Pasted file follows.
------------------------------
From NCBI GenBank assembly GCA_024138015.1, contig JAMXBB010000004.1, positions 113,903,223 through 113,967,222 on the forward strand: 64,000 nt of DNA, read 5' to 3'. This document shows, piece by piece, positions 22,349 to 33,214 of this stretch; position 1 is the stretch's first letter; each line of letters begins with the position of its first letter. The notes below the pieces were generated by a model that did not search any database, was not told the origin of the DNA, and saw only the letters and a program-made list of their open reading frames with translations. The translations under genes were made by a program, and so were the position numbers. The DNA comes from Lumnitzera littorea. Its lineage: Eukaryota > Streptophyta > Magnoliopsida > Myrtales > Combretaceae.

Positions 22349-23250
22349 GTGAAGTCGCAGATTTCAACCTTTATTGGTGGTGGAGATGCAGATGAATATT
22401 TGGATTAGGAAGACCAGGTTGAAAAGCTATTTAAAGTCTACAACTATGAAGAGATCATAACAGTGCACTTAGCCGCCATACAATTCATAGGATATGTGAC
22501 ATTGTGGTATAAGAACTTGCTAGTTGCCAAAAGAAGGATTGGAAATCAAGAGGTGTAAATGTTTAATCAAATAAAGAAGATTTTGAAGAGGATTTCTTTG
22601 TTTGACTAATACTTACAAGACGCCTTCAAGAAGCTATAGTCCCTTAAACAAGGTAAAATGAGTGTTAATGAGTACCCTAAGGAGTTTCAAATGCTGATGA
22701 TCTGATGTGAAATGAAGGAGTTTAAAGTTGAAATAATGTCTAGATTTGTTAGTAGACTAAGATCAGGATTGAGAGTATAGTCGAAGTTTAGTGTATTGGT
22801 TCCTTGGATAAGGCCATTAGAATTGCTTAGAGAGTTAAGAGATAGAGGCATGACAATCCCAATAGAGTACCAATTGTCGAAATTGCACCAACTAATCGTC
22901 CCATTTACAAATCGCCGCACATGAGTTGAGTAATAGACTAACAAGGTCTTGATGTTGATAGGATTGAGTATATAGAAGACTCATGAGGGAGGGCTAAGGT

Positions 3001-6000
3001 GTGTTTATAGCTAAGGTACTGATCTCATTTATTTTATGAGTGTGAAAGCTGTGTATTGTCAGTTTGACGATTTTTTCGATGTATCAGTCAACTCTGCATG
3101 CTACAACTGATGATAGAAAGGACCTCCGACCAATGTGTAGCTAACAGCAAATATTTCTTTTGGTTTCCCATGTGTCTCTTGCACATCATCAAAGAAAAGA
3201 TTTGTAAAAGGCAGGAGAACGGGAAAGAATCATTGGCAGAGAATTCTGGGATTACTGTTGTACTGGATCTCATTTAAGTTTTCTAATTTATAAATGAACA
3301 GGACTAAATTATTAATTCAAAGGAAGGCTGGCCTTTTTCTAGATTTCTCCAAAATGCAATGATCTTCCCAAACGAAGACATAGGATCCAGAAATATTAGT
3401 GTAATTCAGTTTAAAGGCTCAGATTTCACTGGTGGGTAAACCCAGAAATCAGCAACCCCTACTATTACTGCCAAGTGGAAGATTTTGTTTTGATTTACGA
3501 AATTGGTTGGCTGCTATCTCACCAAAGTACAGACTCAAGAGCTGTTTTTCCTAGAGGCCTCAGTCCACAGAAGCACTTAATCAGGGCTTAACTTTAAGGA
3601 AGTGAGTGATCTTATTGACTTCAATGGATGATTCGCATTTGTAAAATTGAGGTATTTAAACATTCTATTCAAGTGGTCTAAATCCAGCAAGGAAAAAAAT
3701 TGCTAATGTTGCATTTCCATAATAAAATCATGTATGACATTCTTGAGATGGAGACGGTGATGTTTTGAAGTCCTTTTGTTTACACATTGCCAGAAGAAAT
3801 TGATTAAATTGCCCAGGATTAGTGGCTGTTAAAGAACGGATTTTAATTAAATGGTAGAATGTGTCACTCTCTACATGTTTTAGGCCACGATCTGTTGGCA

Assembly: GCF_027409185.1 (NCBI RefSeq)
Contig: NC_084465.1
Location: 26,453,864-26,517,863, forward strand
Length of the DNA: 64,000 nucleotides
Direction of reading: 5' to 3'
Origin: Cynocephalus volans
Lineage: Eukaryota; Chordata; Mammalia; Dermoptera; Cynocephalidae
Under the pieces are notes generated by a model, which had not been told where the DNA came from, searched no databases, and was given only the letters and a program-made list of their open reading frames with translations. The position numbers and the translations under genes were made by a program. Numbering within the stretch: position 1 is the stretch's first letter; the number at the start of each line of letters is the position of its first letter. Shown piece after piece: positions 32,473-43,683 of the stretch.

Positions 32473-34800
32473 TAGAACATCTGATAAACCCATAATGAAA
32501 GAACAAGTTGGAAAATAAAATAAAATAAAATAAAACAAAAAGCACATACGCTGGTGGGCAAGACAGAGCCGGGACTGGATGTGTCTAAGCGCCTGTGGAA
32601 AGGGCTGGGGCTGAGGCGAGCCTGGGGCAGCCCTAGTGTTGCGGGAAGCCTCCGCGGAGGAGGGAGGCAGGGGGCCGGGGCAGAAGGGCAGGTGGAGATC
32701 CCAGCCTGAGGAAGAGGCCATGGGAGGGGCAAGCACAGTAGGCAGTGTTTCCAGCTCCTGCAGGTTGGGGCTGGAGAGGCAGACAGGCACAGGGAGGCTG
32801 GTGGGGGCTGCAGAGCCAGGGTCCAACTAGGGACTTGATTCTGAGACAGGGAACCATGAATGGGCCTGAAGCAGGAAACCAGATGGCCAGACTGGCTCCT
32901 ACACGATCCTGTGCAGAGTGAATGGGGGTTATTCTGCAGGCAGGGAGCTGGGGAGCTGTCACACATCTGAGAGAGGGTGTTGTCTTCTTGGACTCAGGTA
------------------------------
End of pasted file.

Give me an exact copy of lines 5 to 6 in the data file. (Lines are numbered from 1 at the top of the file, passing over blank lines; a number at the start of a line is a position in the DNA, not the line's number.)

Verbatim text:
22501 ATTGTGGTATAAGAACTTGCTAGTTGCCAAAAGAAGGATTGGAAATCAAGAGGTGTAAATGTTTAATCAAATAAAGAAGATTTTGAAGAGGATTTCTTTG
22601 TTTGACTAATACTTACAAGACGCCTTCAAGAAGCTATAGTCCCTTAAACAAGGTAAAATGAGTGTTAATGAGTACCCTAAGGAGTTTCAAATGCTGATGA